Don’t be scared of the “extra” part! I have put men over fifty years old in extra-slim-fit shirts. It doesn’t necessarily mean you look ready to hit the clubs. This style is truly suitable for both the slim guy and one who is compact and shorter. Depending on the designer of the shirt, it can work really well for the wearer who is still swimming in a trim cut or whose shoulders don’t quite measure up in a slim cut. If this sounds like you, go on and try it.

Style Alert: Even if you don’t have a trim midsection, you may still be able to wear a slim-fit shirt.


Whichever style of shirt you choose, make sure to assess your undershirt needs. An undershirt can be effective for absorbing sweat, covering chest hair, shoring up see-through shirts, and even offering control. 

I have clients who won’t leave home without their Manx on for compression. Just like Spanx for women, Manx help you stand taller and suck it in. You don’t have to wear undershirts to work, but if you have chest hair that protrudes from your collar or are constantly sweating, I highly recommend them. Calvin Klein makes a style with Modal and Lycra that I particularly like because it is lightweight and does not add bulk, and Banana Republic has one in pima cotton with stretch that also works well. Remember, if we can see the collar of your undershirt, make sure it is not yellowed or worn. Don’t overlook this category!


A collared dress shirt should be found in almost every working man’s wardrobe. And there are so many collars to choose from—a spread collar, an extreme-spread collar, a curved collar, and a button-down collar. Maybe you prefer a more academic look in a button-down collar or a more conservative point collar (very popular in the hallowed halls of D.C.).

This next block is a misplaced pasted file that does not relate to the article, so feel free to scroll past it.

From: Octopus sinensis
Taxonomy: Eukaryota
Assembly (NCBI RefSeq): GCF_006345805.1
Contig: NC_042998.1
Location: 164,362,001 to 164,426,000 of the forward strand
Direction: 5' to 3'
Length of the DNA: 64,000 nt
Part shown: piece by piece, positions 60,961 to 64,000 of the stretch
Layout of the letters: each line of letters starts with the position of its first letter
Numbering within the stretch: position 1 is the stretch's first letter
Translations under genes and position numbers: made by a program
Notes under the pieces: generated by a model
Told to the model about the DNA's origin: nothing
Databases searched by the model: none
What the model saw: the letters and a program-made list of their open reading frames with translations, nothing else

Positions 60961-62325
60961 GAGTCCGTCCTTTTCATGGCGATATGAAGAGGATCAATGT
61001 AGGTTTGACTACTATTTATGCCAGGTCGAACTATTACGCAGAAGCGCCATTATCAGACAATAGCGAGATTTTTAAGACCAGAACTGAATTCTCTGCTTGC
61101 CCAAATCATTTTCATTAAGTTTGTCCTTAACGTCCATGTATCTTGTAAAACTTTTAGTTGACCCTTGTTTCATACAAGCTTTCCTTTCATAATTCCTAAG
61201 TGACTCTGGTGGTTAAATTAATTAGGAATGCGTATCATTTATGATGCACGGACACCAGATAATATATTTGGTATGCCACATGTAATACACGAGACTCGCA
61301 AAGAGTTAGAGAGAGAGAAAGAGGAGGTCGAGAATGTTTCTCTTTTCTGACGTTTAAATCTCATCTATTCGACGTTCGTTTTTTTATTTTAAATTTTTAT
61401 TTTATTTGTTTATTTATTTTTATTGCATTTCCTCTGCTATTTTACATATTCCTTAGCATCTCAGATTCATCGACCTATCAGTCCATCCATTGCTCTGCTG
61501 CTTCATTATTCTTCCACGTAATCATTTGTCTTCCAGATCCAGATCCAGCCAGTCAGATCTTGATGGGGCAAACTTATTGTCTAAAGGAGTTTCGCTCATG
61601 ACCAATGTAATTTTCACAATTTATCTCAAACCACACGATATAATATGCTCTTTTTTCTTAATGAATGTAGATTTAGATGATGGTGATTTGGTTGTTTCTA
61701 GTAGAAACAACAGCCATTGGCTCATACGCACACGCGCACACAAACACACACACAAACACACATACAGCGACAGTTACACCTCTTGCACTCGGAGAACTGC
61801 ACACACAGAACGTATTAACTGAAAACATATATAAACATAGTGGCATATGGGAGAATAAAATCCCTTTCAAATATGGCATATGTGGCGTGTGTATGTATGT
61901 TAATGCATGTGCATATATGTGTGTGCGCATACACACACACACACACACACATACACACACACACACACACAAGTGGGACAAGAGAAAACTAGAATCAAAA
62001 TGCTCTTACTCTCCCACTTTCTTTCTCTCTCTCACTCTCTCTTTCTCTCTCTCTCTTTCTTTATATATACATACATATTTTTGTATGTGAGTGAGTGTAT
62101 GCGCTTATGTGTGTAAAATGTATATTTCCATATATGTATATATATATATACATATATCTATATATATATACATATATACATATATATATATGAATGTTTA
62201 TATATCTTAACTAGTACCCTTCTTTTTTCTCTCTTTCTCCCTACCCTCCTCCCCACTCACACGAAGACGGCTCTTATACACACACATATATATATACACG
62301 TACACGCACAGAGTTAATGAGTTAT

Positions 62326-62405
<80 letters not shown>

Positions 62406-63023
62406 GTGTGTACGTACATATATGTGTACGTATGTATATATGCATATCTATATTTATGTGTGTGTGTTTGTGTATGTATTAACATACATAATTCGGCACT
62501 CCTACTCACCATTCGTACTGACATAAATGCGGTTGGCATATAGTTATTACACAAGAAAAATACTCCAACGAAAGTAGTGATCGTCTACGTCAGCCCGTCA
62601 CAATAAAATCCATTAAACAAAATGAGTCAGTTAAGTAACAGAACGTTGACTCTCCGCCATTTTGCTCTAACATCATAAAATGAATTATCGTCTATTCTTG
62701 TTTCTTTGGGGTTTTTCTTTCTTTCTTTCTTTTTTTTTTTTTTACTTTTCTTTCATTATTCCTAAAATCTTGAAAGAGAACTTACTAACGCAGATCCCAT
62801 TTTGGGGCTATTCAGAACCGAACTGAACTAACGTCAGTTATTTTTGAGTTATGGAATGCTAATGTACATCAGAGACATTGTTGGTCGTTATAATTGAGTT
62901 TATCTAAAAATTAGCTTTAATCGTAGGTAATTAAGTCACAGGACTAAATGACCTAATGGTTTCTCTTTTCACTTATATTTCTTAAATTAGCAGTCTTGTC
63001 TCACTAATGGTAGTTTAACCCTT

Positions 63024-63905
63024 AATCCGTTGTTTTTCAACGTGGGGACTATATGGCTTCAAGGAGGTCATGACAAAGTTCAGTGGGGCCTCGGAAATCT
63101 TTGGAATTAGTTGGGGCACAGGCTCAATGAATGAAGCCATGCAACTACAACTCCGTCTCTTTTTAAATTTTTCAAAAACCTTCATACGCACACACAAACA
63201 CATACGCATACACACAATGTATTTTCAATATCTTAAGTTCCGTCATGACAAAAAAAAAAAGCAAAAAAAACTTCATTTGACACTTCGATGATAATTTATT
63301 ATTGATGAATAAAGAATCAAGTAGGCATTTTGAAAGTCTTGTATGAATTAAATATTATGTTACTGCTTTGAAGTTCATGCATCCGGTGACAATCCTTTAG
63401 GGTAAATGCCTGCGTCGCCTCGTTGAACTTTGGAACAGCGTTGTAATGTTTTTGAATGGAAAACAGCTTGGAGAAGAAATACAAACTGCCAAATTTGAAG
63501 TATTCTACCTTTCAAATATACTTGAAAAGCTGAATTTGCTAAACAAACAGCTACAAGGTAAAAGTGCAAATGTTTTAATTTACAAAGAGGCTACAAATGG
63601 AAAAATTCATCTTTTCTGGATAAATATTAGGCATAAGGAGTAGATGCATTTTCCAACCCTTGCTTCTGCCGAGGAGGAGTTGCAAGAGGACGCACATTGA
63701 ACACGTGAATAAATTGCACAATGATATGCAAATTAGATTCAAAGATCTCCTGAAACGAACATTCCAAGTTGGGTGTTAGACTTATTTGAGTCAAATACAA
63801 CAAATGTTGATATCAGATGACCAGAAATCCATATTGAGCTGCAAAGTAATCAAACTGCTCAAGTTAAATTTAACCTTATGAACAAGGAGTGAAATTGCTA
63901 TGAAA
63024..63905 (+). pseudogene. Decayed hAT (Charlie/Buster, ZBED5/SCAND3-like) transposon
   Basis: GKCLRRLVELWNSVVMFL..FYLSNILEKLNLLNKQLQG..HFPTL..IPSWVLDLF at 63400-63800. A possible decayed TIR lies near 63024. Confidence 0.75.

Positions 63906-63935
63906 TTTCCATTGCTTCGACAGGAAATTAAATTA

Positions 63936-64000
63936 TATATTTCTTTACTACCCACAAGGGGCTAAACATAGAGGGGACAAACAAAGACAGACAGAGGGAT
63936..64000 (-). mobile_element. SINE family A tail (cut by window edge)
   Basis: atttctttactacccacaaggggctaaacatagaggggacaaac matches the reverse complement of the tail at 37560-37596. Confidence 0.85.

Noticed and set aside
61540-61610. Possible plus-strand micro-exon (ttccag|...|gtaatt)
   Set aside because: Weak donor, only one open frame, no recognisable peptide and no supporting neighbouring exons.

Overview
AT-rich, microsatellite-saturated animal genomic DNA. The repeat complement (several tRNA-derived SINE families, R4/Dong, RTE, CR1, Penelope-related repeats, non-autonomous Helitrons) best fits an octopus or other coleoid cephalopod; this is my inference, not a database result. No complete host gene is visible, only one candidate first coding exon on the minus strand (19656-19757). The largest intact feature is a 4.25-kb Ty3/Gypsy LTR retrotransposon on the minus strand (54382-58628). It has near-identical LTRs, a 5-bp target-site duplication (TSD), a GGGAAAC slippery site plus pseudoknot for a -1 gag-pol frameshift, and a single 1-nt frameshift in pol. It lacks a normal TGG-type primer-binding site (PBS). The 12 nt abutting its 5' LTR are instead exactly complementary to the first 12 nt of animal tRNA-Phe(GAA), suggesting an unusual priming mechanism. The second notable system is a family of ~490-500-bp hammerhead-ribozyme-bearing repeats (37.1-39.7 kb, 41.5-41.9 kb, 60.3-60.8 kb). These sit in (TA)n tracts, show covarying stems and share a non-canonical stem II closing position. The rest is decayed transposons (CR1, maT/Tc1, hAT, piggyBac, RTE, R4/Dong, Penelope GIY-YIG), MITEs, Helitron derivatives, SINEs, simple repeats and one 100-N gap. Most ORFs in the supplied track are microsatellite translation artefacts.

Perhaps you march down Wall Street wearing a banker’s collar (white, to contrast with the shirt color) or dance to the beat of a club collar (with thinner, rounded edges). Chances are, the everyday working Joe is choosing either the popular point collar, which works well with a four-in-hand knot style, or the trendier medium-spread collar, which is wider and allows for a Windsor or half-Windsor knot.

I love how Thomas Pink, Banana Republic, Brooks Brothers, and even Men’s Wearhouse design exclusive collections. Affordable style exists at every price point. And you don’t need to fly to Hong Kong for a custom design. When you are out there shopping, I want to help you match your body type and face shape to the right collar style.

Spread Collars

If you have a more angular jawline, any version of the spread collar will help you seem to stand taller and even bulk you up a little (making it appear as if you go to the gym even if you don’t). A wider collar broadens the torso and lends the shoulder a strong shape. I love the spread collar, because it holds the eye of your audience and keeps them engaged—great for interviews and standing presentations as well as everyday wear.

Style Alert: Spread collars are almost universally flattering!

Point Collars

The narrow-point collar has long been a standard style in a gentleman’s shirt wardrobe. Considered by many to be the only shirt style to be worn with a tie, it is favored by the more conservative wearer and is a longtime favorite of many men in politics. However, when you choose a point collar, you are directing your audience to look down rather than up to eye level. This is not always a flattering direction. There are different versions of this collar, some narrower than others, but the direction remains the same (toward your midsection and beyond). Still, this style is great for a man with a lean physique who is testifying in court or attending a serious meeting in a conservative or traditional environment.

To any lost (fashion) sheep: be careful when choosing a trendy collar. The club collar may be “in,” but it isn’t for everyone. Just as a banker’s collar matches the business/finance/possibly old-world job industry (picture cigars on the balcony after work), this collar style works well on the slim and young-spirited. If you don’t fit the body type or emotional description of the style, wear a different shirt.